Vieux Farka Toure is a second-generation guitar luminary who has made a career successfully merging Africa and the diaspora.
When he appeared at the Annenberg Center’s Prince Theatre for the first of two sets Friday night, he showed the world he is not blending the music of his native Mali with that of other places.
With an array of songs that ranged from African chamber music to Maghreb-Andaluz romps to slashing, incisive blues to joyous, rocking dance tunes, the guitarist showed the world that it’s all been in Africa since the beginning.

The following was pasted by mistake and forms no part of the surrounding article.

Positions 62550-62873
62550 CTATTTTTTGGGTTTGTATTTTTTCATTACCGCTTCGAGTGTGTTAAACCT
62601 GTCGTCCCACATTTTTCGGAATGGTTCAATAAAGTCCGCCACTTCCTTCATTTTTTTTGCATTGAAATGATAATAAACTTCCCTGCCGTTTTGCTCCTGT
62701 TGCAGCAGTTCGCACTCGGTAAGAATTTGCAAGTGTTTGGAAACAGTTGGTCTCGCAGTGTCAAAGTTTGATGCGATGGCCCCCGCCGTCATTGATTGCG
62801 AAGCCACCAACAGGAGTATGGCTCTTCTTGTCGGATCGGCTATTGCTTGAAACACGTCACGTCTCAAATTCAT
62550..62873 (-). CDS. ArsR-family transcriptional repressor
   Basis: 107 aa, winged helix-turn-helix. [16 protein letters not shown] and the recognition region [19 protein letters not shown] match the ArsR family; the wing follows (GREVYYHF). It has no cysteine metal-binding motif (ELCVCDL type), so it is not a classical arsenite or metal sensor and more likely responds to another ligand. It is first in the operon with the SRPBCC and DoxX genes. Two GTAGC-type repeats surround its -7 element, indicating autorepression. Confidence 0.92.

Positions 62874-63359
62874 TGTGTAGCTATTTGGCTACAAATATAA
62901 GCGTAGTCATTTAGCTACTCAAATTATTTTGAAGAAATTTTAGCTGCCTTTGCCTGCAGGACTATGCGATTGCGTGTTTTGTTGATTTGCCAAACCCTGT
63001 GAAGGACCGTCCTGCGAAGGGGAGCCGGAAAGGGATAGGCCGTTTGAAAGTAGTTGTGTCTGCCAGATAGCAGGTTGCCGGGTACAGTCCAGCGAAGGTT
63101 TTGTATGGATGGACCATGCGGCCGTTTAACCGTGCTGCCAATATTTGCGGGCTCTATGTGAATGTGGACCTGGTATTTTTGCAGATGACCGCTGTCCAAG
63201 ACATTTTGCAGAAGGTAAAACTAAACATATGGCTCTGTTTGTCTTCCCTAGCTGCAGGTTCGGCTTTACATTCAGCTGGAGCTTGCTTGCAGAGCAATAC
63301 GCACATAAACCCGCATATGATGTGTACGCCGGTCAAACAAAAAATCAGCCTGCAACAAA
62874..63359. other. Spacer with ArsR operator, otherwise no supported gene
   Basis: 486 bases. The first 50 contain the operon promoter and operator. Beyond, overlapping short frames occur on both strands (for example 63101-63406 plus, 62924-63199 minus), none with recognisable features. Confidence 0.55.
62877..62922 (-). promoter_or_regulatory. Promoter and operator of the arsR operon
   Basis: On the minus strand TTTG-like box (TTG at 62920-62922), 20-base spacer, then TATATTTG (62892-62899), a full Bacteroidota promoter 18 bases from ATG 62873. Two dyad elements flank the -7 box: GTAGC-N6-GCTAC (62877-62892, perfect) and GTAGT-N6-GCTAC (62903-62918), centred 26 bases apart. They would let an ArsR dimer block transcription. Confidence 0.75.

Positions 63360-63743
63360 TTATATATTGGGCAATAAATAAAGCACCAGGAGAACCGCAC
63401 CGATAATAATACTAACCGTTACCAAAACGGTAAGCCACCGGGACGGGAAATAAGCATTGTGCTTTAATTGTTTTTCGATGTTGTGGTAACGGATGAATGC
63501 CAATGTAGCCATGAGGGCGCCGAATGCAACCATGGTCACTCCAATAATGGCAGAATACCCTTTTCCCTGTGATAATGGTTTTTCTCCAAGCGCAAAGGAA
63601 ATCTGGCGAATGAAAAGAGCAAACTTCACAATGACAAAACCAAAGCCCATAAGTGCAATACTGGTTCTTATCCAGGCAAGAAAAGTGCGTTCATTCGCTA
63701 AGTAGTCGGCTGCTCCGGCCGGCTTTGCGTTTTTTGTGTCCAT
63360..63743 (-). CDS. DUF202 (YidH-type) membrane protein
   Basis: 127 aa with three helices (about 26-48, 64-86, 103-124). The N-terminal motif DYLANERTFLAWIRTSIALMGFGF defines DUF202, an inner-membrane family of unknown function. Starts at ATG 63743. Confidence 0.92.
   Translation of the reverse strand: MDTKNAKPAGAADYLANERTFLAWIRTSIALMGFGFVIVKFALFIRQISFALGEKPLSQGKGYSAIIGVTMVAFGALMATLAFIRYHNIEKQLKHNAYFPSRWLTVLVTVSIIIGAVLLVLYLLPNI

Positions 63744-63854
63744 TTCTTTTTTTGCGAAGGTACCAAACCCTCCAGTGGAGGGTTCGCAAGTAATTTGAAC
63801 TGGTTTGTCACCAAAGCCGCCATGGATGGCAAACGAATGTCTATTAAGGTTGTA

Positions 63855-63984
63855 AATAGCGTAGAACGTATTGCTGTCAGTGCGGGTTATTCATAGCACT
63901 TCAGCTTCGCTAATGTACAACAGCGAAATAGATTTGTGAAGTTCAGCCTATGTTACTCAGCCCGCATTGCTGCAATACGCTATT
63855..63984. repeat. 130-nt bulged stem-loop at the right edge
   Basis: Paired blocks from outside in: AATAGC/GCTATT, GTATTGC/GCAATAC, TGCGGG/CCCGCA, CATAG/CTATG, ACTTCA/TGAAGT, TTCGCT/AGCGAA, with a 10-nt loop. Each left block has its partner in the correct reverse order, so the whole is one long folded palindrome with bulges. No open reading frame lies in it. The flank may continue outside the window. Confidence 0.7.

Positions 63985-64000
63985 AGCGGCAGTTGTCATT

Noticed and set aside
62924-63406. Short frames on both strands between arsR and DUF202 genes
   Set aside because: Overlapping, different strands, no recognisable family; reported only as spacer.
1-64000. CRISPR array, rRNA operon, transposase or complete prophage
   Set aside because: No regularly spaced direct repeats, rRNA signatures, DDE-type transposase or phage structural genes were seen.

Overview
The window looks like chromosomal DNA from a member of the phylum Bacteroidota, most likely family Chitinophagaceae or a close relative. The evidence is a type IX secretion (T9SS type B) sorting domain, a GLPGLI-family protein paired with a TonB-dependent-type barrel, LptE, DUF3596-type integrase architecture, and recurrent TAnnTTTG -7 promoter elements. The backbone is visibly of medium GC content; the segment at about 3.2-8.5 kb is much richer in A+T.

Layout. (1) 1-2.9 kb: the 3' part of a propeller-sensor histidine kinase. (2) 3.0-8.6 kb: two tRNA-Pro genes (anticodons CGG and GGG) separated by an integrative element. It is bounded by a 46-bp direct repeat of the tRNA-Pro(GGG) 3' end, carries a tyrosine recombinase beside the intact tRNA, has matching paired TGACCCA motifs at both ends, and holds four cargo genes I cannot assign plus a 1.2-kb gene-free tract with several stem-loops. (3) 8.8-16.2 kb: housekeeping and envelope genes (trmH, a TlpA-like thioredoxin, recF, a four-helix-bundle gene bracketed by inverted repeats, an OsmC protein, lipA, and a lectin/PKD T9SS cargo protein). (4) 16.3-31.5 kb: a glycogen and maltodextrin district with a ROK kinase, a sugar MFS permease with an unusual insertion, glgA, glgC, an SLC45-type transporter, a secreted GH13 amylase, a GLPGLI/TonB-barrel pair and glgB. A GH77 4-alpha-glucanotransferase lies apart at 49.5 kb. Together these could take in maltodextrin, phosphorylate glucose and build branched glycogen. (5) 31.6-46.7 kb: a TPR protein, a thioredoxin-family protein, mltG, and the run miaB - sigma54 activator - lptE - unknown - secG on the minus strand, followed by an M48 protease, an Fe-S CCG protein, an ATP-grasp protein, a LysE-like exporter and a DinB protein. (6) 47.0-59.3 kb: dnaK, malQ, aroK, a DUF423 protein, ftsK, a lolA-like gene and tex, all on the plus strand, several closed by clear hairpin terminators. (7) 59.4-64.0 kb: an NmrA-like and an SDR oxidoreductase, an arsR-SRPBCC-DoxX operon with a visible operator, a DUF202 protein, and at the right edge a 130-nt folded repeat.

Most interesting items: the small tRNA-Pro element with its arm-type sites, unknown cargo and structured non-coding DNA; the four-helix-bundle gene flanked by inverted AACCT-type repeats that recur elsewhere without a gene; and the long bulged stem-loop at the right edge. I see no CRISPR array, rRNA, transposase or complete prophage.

There was no need for lots of musicians on this gig; two percussionists and two guys with stringed instruments were all that was needed. Percussionists Tim Keiper on drum set and shakers and Souleymane Kane on calabash and djembe worked the middle of the field, with Keiper’s propulsive work and Kane’s gorgeous pops and clicks making Toure smile. And Malian bassist Mamadou Sidibe (Toure has bassists like Kardashians have husbands) was perfect for this ensemble; as in much African music, his nimble, active runs were more than just a foundation. They were, indeed, an equal partner in the conversation.